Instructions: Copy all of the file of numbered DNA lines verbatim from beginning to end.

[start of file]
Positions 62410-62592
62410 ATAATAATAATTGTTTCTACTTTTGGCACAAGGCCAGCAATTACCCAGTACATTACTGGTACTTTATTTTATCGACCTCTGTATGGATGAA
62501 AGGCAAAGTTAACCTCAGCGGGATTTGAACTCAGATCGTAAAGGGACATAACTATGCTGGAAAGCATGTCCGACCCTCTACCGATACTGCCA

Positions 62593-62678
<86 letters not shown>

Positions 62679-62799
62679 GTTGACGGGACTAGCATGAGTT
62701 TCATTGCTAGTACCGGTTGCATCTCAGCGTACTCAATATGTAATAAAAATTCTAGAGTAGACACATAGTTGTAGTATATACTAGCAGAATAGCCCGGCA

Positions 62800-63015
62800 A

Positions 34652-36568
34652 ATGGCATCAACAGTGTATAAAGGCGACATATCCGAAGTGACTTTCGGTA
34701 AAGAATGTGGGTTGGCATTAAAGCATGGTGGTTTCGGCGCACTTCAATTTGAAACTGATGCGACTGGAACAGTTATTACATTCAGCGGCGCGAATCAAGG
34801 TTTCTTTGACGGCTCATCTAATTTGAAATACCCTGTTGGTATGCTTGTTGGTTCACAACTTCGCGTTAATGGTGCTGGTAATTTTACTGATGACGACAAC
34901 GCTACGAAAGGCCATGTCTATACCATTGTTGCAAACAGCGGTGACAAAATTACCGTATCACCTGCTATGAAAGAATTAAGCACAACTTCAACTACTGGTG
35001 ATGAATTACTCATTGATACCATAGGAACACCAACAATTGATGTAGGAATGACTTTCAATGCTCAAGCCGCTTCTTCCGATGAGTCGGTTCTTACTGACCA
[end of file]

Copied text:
Positions 62410-62592
62410 ATAATAATAATTGTTTCTACTTTTGGCACAAGGCCAGCAATTACCCAGTACATTACTGGTACTTTATTTTATCGACCTCTGTATGGATGAA
62501 AGGCAAAGTTAACCTCAGCGGGATTTGAACTCAGATCGTAAAGGGACATAACTATGCTGGAAAGCATGTCCGACCCTCTACCGATACTGCCA

Positions 62593-62678
<86 letters not shown>

Positions 62679-62799
62679 GTTGACGGGACTAGCATGAGTT
62701 TCATTGCTAGTACCGGTTGCATCTCAGCGTACTCAATATGTAATAAAAATTCTAGAGTAGACACATAGTTGTAGTATATACTAGCAGAATAGCCCGGCA

Positions 62800-63015
62800 A

Positions 34652-36568
34652 ATGGCATCAACAGTGTATAAAGGCGACATATCCGAAGTGACTTTCGGTA
34701 AAGAATGTGGGTTGGCATTAAAGCATGGTGGTTTCGGCGCACTTCAATTTGAAACTGATGCGACTGGAACAGTTATTACATTCAGCGGCGCGAATCAAGG
34801 TTTCTTTGACGGCTCATCTAATTTGAAATACCCTGTTGGTATGCTTGTTGGTTCACAACTTCGCGTTAATGGTGCTGGTAATTTTACTGATGACGACAAC
34901 GCTACGAAAGGCCATGTCTATACCATTGTTGCAAACAGCGGTGACAAAATTACCGTATCACCTGCTATGAAAGAATTAAGCACAACTTCAACTACTGGTG
35001 ATGAATTACTCATTGATACCATAGGAACACCAACAATTGATGTAGGAATGACTTTCAATGCTCAAGCCGCTTCTTCCGATGAGTCGGTTCTTACTGACCA